Our CodeWizardsHQ instructor, James Capps, loves music and it shows. He owns 7 guitars and puts his musical talents to use in learning and writing code.
From Guitar Shop Owner to Coder
With 20 years of experience as a guitarist, James Capps was poised to become the owner of the guitar shop he had been managing for several years. From a practical view, accepting the business proposal made sense, but on a deeper level, he was facing a dilemma.
“I got to thinking about whether that was what I really wanted to do and realized it was not,” says James. With that realization, James had something else to think about – Now what?
His older brother, a software developer, offered to weigh in on the topic. The best programmers he knew were musicians, so maybe James should “give coding a shot.” Since technology was one of James’ hobbies, he decided to do just that.
James found that his music background actually helped him learn to code. “I definitely feel that there are similarities. Even with music, I would approach it in a very logical, step-by-step sequence.”
Although James doesn’t think that every musician will be good at programming, or every programmer good at music, he finds there are parallels and overlaps.
“Just as there is structure in programming, like if-then statements, there is structure in music, like 4-4 loops.” James, who also plays piano, drums, ukulele, and base, says that’s how he approached most instruments when learning to play them.
“I think it’s important for kids to learn to code for a couple reasons,” he says. “Like music, working with code stimulates your brain and helps develop your logical thinking skills. From a broader perspective, the world needs people who can code. Technology is a bigger part of our lives every single day, so we need people who know how to do this.”
Encouraging Kids to Keep Coding
James stays engaged with his students by interacting with them on the platform and forum, and has also mentored the first class of CodeWizardsHQ interns.
“I loved working on the internship project,” James says. “It was really cool to watch students make that dive and see them use Git and Slack and things like that, and see them graduate from us holding their hand to really building a project and delivering it to somebody.”
“The thing I enjoy most about teaching is watching people grow and change their perception of what programming is. When they start, they think, ‘Man this is too hard,’ but then they realize, it’s just practice. Like anything else in life, it just takes time and practice to get better at it. I really like watching the kids who just steadily get better and better each day.”
James says the most challenging aspect of teaching is helping students overcome blocks.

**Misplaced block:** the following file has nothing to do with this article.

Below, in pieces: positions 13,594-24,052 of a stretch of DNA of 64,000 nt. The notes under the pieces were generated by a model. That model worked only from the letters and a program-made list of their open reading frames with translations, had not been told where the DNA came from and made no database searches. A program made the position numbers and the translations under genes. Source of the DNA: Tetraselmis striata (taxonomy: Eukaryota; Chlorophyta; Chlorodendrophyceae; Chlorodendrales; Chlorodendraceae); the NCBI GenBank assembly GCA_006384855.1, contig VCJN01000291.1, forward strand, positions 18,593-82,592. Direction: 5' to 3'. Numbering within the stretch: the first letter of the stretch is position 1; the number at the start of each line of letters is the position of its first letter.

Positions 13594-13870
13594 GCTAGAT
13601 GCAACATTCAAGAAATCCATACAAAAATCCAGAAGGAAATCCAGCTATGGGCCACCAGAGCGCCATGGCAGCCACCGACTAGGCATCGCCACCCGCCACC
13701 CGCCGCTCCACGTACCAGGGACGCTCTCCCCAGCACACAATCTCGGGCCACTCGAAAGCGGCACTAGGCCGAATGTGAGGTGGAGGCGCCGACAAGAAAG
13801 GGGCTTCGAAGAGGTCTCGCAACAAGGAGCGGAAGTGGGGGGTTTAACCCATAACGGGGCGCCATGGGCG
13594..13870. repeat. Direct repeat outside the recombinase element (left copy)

“Sometimes in programming, there’s something that’s blocking you from understanding how to achieve a result or fix a problem. I’ve seen it with myself, and I’ve seen it with kids. As a teacher, you try explaining it several different ways, but it’s still not clicking. There’s just something there that’s blocking them from getting it. If I had the ability to see the twist that’s blocking the understanding, and explain it in a way that would turn the light bulb on, that would be my superpower.”
“My best piece of advice is to just keep coding. It’s hard to see yourself getting better because you’re dealing with yourself every day. But if you just make it a habit and do it every day, there’s no way you won’t get better. Remember that, really, all it takes is doing it.”
Practical Uses for Programming
Outside of class, James likes to put his programming knowledge to practical use.
“My dad is a diabetic, so I built him a blood-sugar tracker so he could keep track of his readings throughout the day. That’s probably one of the favorite things I created,” James says.
When not teaching, James enjoys walking his 13-year old basset hound Earl, playing video games and listening to his vinyl record collection. He likes the fact that you can actually hold and collect records. “Vinyl has the most superior sound quality,” he says. With every subsequent offering, CDs, MP3s, and streaming options, there’s been more convenience, but also a degradation in sound quality. “It just seems weird to me that we got that right the first time,” he says.
What James especially likes about teaching at CodeWizardsHQ is the opportunity to share his experiences and know he’s teaching students skills they can use now and in the future. “Work doesn’t feel like work anymore,” he says. “I’ve found something that I enjoy, and I’m glad to be doing it!”